Dealing with Harassment in the Fashion Industry


Harvey Weinstein photographed with Donna Karan

The allegations by numerous women against Hollywood film producer Harvey Weinstein, has blown the lid off a rather nasty can of worms. Accusations against his brother Bob, and actors such as Kevin Spacey and Dustin Hoffman followed.

It very soon transpired that behaviour of a sexually predatory nature was not limited to the film industry, but is also rife in other spheres of life such as fashion and politics.

The first one in fashion to have gotten stung in the fallout, was Donna Karan. The veteran designer rather unwisely defended Weinstein, husband of Marchesa co-designer Georgina Chapman, by inferring that women dress too revealingly. Social media did not tolerate such victim blaming, and images of extremely skimpy DKNY designs were duly circulated. A campaign to boycott the fashion house took off, even though Karan herself had stepped down from the brand in July 2016 already, and it is now owned by LMVH.


Rita Ora in a revealing Donna Karan creation

As for Marchesa, it would seem that Weinstein boosted the brand by pressurising actresses working with him into wearing the label on the red carpet. Perhaps partly in order to save her business, Chapman has filed for divorce, after publicly stating that Weinstein has no direct affiliation with Marchesa and is not a member of Marchesa Holdings LLC.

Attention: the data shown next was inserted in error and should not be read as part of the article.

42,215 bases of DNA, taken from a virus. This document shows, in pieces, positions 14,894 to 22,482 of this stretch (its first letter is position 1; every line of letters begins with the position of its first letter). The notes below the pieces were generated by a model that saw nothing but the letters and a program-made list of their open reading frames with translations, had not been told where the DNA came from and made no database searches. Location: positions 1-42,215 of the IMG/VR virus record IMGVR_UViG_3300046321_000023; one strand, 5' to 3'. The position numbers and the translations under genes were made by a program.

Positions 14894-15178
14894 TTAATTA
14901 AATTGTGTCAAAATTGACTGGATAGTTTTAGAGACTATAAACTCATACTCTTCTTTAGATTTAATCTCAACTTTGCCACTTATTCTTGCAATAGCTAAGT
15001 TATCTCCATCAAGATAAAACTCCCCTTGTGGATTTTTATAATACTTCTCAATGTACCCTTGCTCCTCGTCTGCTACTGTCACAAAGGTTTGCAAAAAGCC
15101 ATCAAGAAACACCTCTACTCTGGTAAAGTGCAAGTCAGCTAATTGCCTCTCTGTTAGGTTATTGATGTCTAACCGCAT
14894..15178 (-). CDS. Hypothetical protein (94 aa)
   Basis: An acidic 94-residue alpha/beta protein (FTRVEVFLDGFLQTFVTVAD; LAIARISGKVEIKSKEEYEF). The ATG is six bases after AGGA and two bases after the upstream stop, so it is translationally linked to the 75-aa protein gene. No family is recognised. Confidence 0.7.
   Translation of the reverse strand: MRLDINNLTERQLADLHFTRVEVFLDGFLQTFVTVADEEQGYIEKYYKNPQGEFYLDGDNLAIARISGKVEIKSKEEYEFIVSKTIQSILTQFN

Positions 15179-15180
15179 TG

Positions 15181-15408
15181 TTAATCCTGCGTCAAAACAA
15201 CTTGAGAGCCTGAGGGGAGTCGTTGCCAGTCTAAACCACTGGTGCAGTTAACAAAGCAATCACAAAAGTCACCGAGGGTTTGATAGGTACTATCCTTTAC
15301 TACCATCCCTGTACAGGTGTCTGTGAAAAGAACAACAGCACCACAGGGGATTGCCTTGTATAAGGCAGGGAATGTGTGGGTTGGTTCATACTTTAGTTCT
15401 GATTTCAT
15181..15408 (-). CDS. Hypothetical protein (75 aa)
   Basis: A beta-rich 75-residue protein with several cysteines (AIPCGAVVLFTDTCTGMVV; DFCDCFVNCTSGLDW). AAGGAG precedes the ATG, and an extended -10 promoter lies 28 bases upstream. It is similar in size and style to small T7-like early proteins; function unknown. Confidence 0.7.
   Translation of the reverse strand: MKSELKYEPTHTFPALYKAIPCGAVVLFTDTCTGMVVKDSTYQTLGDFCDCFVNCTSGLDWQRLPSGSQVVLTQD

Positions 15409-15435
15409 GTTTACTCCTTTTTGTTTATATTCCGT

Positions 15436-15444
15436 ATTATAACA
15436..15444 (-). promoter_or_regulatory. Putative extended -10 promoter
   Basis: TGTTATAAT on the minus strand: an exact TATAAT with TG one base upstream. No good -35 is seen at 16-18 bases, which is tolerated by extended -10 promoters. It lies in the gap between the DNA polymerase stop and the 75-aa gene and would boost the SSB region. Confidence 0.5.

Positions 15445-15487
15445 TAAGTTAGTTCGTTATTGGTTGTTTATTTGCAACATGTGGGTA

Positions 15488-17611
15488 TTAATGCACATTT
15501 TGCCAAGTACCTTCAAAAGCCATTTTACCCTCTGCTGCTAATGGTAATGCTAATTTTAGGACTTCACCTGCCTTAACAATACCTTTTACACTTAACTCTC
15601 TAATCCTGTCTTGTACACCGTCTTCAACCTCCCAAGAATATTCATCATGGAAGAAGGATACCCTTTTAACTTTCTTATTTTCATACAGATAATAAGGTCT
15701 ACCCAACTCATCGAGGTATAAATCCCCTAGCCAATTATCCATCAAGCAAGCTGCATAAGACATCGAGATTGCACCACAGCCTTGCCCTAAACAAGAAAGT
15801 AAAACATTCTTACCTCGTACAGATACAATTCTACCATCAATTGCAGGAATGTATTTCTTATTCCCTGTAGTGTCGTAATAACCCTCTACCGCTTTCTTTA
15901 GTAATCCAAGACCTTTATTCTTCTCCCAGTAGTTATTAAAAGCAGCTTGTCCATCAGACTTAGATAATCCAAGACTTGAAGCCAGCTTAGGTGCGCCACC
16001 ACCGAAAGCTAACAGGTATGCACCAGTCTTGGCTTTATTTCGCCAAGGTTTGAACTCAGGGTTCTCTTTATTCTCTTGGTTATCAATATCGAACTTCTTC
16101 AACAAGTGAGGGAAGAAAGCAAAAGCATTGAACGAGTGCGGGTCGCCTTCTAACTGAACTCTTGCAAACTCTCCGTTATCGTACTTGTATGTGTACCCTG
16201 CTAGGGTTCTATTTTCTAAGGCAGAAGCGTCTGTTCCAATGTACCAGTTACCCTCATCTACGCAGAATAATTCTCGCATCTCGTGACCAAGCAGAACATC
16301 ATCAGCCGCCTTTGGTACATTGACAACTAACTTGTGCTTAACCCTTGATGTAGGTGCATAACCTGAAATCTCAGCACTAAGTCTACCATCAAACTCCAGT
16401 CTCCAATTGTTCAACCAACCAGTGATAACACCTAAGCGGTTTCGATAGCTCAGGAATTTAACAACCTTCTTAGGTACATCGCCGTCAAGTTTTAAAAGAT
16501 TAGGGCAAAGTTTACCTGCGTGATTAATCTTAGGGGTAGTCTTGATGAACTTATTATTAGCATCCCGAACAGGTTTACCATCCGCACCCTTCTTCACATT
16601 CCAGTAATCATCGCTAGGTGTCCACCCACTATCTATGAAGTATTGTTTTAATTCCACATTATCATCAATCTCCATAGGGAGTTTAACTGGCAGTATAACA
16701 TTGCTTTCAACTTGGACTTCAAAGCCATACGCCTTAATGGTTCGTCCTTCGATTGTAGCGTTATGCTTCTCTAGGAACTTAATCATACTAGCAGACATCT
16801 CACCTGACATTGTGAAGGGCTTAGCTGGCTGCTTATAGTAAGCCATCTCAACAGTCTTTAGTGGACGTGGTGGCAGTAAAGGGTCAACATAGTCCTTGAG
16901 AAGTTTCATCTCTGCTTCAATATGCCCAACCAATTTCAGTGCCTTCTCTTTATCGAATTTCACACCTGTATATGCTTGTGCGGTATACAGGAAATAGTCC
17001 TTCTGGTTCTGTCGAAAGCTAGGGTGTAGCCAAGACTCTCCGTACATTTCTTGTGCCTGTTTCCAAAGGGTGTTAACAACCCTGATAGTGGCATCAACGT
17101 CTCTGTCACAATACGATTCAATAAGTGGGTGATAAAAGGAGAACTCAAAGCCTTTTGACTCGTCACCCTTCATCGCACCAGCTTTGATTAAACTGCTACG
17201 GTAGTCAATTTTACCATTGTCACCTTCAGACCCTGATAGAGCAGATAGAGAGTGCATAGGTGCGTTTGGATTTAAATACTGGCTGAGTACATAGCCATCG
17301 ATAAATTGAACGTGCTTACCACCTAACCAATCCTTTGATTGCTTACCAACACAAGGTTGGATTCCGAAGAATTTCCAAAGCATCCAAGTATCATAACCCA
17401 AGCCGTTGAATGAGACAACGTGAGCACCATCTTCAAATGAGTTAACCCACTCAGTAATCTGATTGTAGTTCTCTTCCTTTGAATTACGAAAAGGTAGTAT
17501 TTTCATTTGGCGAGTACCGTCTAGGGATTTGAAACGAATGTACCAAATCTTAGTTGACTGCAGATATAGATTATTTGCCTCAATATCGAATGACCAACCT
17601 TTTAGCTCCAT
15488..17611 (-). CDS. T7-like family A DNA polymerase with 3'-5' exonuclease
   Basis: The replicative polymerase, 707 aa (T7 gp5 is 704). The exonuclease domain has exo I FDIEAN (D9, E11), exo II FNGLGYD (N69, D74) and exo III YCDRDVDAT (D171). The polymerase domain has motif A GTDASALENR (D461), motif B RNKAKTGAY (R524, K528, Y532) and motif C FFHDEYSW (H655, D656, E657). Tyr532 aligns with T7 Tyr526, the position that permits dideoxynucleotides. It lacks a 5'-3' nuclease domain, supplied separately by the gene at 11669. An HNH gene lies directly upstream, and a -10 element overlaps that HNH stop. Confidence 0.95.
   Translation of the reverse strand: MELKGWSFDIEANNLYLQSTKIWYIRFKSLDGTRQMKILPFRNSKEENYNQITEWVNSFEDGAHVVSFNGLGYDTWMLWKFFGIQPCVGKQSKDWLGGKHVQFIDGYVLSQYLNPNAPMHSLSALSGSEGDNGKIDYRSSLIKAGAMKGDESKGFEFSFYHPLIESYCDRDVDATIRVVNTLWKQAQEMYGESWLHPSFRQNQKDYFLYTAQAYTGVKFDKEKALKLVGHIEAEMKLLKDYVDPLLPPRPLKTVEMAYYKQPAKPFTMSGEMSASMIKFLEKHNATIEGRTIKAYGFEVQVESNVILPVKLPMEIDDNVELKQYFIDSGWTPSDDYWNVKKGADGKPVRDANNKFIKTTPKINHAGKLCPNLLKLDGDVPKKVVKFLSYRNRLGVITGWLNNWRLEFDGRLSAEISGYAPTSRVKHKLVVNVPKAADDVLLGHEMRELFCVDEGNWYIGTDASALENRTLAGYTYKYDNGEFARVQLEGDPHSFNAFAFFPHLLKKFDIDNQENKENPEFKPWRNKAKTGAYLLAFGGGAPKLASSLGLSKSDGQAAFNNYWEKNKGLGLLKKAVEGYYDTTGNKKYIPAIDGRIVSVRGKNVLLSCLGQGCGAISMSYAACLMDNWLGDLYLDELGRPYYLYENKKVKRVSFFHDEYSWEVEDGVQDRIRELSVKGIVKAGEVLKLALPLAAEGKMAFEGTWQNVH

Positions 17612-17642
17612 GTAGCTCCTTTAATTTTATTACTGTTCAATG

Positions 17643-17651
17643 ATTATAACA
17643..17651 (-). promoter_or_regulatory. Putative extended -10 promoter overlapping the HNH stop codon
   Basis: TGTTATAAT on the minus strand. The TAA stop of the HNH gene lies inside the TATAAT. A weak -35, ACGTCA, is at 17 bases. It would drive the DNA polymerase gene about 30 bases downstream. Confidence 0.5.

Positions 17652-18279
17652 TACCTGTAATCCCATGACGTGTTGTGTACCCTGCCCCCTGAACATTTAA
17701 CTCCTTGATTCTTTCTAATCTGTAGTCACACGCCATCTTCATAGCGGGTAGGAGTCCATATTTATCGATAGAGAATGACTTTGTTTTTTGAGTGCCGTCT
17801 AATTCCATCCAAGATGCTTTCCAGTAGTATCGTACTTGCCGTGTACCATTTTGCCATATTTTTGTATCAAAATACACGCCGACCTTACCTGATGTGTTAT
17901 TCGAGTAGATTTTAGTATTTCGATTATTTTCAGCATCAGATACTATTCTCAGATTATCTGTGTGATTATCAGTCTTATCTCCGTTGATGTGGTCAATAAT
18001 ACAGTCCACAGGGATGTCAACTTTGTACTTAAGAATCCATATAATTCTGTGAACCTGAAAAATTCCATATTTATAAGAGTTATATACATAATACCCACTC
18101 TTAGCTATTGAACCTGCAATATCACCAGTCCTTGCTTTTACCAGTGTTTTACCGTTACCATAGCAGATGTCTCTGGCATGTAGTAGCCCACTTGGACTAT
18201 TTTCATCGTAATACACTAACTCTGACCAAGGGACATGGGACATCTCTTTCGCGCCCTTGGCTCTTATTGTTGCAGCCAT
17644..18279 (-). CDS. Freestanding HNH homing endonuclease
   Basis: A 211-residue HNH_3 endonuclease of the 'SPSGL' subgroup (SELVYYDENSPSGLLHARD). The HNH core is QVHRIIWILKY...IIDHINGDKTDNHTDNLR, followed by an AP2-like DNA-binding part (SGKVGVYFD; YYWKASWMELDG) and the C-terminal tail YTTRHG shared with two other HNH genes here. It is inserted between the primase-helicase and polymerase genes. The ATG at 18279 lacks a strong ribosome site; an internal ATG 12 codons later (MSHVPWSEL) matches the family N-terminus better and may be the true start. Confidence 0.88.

Actress Felicity Huffman felt pressurized to wear Marchesa to the 2006 Golden Globes


Supermodel and activist Cameron Russell

Probably the most helpful response came from within the domain of fashion itself. Model and Activist Cameron Russell started a hashtag on Instagram: #MyJobShouldNotIncludeAbuse, allowing models who experienced sexual harassment to share their stories via direct message. Russell has published some of the accounts, maintaining anonymity. But she says,

“There will be follow up meetings where we can explore ways to make at least some of the names public. There are many Weinsteins in our industry, they aren’t hard to spot. If you know one, act now. Don’t wait for 30 years for a New York Times exposé.”


Terry Richardson photographing Lady Gaga

It is encouraging that after having turned a blind eye to his risqué antics for years, top fashion magazines Vogue, Vanity Fair, GQ, Glamour and Porter announced recently that they will no longer be working with (in)famous photographer Terry Richardson. Both Bulgari and Valentino have followed suit.

The fashion industry must be a safe working environment, and as future fashion practitioners, we can help rid the industry of unsavory elements. We must be aware of opportunities for abuse, and eliminate them. Use reputable photographers, and choose safe locations for shoots. Do not let your model be alone with the photographer, and provide appropriate changing areas that afford privacy. Believe the victims, investigate reports of impropriety, and act on the findings.

And above all, SPEAK OUT. It was the conspiracy of silence that allowed Harvey Weinstein to sexually harass vulnerable women (82 at the last count), over decades.